What marine mammals’ scats analysis can tell us about them

Adélaïde Fouache

Humans have been collecting information about animals, whether the animals are on land, underwater, or in the air, for thousands of years. Yet, a recent study by Boris Worm and his team from Canada’s Dalhousie University, has shown that there is still 86% of all species (not only animals but also plants, fungi, chromista and protozoa, which are one-cell organisms) left to discover on Earth, and 91% in the ocean, which could account for nearly 8.7 million species. This number is not precise but rather an average, and the actual number could be much lower, or much higher. Around 2000 underwater species are registered each year and 242,500 have been discovered so far. However, registration does not mean that we know everything about the species discovered, as it takes an average of 21 years for a proper description to be made.

There are multiple ways to learn about and make sense of animals’ diet and behavior. The most common and least invasive one, if done properly, is observing them in the wild. One method that does not usually come to mind, is the analysis of animal’ scat, which although not the most glamorous, is helpful in learning about a species’ diet and health among other things. This article will focus on the marine animals’ scats and what they teach us about their life on the water or underwater. For example, the  analyses of grey seals’ scat in the Baltic Sea shows us that depending on where the seal lived, its feed differed from others, and that the age also had an impact on what a grey seal eats. It is not only interesting to see the diet of animals, but it can sometimes be surprising also. For example, rocks have been found in sea otters’ scat, supposedly a result of a sea otter pup making mistakes when foraging.

Analyses of scats can also tell us about an animal’s health. As an example, all samples collected from the endangered Southern Resident Killer Whales in the Salish Sea (between Washington State and British Columbia) were examined for DNA stress, reproductive and nutrition hormones, as well as toxicants, to try and understand the reasons for the decline of this population. The results showed that their level of cortisol, which indicated psychological and nutritional stress, peaked when the presence of prey (chinook salmon) was at its lowest. It also found that the presence of commercial and private vessels do not have much effect on them as long as they have food. The level of thyroid hormones also shows how nutritionally stressed the killer whale is. The higher the level, the fatter the prey they ate, but if the level is low, the metabolism will slow down so the remaining resources will last longer.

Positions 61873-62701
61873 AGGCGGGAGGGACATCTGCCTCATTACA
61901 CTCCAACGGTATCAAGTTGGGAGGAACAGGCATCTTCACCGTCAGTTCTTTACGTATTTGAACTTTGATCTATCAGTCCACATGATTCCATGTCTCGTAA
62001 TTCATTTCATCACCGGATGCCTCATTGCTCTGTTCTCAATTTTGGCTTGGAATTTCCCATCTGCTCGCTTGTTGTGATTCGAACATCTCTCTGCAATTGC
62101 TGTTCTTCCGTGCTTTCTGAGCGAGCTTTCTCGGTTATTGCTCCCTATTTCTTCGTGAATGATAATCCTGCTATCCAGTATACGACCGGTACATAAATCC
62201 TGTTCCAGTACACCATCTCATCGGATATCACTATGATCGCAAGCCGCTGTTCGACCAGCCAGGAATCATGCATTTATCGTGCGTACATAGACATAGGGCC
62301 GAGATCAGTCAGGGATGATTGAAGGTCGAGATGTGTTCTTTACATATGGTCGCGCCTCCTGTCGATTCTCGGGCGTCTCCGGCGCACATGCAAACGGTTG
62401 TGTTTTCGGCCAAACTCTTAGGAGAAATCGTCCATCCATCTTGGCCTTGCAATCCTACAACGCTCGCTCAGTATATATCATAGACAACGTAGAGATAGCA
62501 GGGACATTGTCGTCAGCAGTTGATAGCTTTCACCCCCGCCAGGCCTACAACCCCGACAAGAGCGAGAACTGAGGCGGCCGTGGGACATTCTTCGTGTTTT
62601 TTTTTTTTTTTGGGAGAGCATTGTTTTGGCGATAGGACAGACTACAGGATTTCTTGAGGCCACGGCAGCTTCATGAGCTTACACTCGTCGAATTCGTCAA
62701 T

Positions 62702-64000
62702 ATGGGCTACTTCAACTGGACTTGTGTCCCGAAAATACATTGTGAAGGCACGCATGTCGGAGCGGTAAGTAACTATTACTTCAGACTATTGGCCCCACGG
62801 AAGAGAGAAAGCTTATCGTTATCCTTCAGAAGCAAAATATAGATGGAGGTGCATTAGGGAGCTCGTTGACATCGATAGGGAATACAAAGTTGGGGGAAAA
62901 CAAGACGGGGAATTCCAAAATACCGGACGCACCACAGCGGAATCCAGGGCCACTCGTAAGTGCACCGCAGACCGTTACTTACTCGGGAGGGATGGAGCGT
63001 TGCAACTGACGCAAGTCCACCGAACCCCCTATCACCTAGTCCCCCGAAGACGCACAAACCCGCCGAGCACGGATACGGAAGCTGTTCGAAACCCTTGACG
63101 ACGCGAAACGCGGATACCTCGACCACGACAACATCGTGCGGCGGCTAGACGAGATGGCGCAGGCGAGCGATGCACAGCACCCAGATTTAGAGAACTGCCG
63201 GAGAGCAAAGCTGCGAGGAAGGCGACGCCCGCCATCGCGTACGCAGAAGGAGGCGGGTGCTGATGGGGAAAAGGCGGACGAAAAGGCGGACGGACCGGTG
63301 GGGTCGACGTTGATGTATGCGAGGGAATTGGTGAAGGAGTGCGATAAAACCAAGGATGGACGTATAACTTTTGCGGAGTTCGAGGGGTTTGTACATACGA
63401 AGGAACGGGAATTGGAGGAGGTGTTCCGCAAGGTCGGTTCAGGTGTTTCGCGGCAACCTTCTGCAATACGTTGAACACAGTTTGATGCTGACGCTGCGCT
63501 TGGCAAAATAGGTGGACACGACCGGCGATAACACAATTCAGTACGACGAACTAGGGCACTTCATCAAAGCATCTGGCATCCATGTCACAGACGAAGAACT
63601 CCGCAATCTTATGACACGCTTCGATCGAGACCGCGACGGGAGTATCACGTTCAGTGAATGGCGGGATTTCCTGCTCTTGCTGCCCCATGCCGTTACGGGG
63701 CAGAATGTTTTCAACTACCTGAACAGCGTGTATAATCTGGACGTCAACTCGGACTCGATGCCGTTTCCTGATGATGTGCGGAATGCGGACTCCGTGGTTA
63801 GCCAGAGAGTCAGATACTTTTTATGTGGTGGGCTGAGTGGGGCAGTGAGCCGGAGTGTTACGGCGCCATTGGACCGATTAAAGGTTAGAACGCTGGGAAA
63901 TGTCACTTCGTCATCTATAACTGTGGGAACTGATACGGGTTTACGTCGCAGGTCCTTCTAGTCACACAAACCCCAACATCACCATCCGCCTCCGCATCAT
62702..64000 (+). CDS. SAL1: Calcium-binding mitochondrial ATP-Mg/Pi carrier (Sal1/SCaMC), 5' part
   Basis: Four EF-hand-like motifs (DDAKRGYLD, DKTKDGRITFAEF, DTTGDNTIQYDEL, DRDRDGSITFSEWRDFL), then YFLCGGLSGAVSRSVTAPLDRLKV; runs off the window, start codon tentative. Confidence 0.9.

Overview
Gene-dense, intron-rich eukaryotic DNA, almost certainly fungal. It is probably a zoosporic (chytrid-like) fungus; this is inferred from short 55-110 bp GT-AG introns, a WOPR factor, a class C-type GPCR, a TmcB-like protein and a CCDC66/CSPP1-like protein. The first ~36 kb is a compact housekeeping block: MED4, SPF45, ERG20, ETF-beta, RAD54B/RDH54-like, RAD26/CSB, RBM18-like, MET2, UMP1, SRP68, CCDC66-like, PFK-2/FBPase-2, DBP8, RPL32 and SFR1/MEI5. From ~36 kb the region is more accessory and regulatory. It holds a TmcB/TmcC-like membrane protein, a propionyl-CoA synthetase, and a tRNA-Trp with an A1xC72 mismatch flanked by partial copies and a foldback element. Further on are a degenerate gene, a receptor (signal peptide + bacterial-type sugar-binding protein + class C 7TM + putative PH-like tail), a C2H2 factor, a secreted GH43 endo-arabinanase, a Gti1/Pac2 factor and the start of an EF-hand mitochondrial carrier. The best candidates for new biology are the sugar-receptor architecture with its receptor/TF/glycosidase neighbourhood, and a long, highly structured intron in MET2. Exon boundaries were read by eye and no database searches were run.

As useful and important as it is, the analysis of scats’ samples does not give certitude on the amount of food ingested and there is information that can not be assessed through animals’ feces. To enhance the knowledge of a species’ diet and health, other methods also need to be included for more comprehensive data.

The ways of collecting scats are also diverse and creative. Some collect the scats of marine animals such as sea otters on low tides, others by using trained dogs on boats to scent the presence of scats when following the whales a few hundred meters behind. The dogs will change their behavior when scenting scats and the sample can then be captured in a net and analyzed in the lab later. 

More than learning about a species’ diet and health through their feces, scats can also help fertilize the pelagic food web, starting with the single-cell algae phytoplankton. These phytoplankton are algae which multiply and feed species and then in turn feed more species themselves. This continues up the food chain. This is the result of big marine mammals such as whales doing the “whale pump”, meaning foraging in the deeper waters but defecating at the surfacing.

Another role that  feces can play is as a toxic substance. The presence of a parasite in cats’ scats, called Toxoplasmosis gondii, affects all types of marine mammals, from sea otters to dolphins, whales and even land mammals such as polar bears. How would marine animals even get access to cat’s feces? By eating said scats, birds, dogs, pigs, sheep and many more carry the parasite and then it finds its way into the water system. It can also be simply from flushing your cat’s poop down the toilet, as it will eventually enter the sea and contaminate species such as anchovies, oysters or crabs that are then eaten by marine mammals. Once the aquatic animal is contaminated, it gets encephalitis, an infection in its brain that will end up killing it, or it may be killed beforehand by one of its predators if it is weak. 

As a lighter end to this article, a diet of poop in the turquoise killfish can help slow the ageing process in the older fish, and scat also helps eelgrass to reproduce by scattering its seed. We don’t really know how much a marine animal poops in one day, however it is thought that a fin whale produces over 950 liters of urine per day!

Sources: The Conversation, Live Science, National Geographic, Ocean Health Index, Pets on Broadway, Washington University Conservation Biology, World Register of Marine Species